Usually, “productivity hack” articles will tell you to stay off the Internet if you want to get things done. But by completely shutting off the outside world, you miss a ton of opportunities to advance yourself and actually be more productive. I’m not saying you should have your Facebook and Twitter feeds open in different tabs behind an Excel spreadsheet – that’ll most certainly detract from your productivity – but there’s nothing wrong with hopping on Twitter to see if your colleague can help you out with a quick task, or keeping your email account minimized in case the associate you’ve been waiting to hear from has the time to get back to you. As long as you don’t waste all your time scrolling mindlessly through Instagram, there’s nothing really wrong with staying connected to social media at work.

7. Don't Visualize Your Goals

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That old saying “Keep your eyes on the prize” ends up being a bunch of hooey. Ironically, visualizing your goals actually makes you less likely to achieve them, according to this Forbes article. By imagining yourself attaining a certain goal, you unintentionally trick your mind into thinking you’ve already accomplished it. Of course, if your brain thinks you’ve already reached your goal, your motivational switch is going to get turned off.

On the other hand, if you keep your goals in your mind, they remain intangible visions that have yet to become reality. You can keep striving for them, knowing they’ll one day be real—even if that day is not today.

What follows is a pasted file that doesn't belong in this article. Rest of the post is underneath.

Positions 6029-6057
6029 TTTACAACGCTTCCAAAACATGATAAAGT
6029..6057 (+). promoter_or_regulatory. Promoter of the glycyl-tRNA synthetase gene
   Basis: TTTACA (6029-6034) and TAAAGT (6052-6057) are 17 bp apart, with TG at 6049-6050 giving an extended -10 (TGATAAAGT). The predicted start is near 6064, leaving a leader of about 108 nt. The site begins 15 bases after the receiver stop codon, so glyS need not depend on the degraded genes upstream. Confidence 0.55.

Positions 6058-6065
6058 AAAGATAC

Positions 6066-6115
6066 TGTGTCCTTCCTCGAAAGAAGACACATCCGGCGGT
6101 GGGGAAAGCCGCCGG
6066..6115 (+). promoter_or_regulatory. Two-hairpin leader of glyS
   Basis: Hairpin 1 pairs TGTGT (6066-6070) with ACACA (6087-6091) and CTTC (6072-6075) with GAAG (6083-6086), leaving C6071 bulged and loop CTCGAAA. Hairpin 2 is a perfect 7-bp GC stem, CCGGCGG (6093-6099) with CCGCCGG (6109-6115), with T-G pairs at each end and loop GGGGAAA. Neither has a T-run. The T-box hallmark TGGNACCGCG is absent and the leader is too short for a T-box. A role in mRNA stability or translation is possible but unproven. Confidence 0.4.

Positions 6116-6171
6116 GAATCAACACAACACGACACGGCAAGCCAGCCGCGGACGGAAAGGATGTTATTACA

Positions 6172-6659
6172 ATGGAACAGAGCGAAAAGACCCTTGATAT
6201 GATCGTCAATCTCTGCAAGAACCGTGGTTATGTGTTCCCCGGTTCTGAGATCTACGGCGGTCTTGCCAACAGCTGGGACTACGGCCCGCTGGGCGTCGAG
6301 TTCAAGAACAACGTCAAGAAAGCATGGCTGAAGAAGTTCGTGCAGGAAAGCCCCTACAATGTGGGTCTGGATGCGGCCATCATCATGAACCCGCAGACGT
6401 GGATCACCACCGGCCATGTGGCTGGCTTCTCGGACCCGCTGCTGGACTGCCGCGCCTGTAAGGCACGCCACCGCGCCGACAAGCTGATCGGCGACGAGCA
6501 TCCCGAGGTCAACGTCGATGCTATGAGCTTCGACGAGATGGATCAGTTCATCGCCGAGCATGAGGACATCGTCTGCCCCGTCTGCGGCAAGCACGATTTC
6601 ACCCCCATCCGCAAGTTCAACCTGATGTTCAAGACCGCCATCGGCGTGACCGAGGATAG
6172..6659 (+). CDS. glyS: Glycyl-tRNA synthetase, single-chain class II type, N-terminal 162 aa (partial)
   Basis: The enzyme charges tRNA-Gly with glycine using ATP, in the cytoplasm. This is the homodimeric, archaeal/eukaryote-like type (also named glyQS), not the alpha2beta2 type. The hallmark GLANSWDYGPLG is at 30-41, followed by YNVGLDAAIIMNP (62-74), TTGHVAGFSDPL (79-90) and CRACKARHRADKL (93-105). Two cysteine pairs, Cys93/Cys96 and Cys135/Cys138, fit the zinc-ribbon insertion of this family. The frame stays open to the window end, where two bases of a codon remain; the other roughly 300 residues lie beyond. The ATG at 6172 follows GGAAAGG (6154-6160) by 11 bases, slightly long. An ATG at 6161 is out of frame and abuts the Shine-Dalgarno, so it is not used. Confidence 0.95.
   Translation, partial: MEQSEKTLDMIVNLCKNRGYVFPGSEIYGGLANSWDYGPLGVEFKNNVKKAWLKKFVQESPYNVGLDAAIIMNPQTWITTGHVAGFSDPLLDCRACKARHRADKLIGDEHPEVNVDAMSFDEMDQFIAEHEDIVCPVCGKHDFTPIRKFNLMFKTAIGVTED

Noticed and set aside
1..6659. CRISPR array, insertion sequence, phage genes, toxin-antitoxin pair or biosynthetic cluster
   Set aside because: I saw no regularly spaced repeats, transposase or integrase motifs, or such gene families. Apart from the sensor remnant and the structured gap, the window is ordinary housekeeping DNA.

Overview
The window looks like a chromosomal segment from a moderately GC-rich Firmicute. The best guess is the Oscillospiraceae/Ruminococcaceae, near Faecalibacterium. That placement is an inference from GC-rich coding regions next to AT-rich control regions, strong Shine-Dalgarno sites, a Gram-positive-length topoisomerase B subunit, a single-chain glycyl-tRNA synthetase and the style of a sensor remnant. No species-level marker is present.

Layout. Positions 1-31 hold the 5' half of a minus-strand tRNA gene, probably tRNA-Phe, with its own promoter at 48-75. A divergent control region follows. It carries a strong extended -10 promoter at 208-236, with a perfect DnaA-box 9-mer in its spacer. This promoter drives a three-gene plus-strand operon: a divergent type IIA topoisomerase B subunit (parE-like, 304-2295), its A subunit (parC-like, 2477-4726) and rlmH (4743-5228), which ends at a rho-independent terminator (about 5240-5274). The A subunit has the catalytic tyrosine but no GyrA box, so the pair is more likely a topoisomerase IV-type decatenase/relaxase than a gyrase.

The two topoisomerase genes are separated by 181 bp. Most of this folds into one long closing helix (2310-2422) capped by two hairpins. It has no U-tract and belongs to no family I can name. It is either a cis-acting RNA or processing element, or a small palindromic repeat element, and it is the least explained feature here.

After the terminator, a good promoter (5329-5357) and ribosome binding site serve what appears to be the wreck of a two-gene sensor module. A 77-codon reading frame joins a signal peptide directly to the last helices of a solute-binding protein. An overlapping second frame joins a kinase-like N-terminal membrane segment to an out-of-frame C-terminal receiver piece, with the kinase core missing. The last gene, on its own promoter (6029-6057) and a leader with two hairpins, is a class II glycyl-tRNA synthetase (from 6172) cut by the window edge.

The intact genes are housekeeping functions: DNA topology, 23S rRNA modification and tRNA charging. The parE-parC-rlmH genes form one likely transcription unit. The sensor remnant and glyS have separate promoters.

8. Attempt Something Knowing You'll Fail

You’d think that this would hurt your ego, wouldn’t it? Well, picture it this way: if you’re training to run a faster mile, you certainly won’t be able to hit the four-minute mark right from the get-go. But what if, for the heck of it, you tried to do it anyway? You most likely won’t reach your actual goal but you probably will have worked harder than you ever had before to hit your personal best. Instead of being moderate in your practice, you exerted your body to its absolute limits and showed yourself that you can do better. I’m not saying you should push yourself beyond your limits every single time you try, but think of it like a baseball player with swinging a weighted bat. When he steps up to the plate, he has a much easier time swinging the bat now that the added weight has been taken off.

See Also: Why Playing Video Games at Work Makes You More Productive

In today’s world, if you’re not producing something, you don’t add much worth to the planet. Knowing this, it’s important that you use every ounce of your energy to be as productive as possible. Just don’t overexert yourself.

Do you have any other controversial productivity tips for us that actually work? Let us know in the comments section below!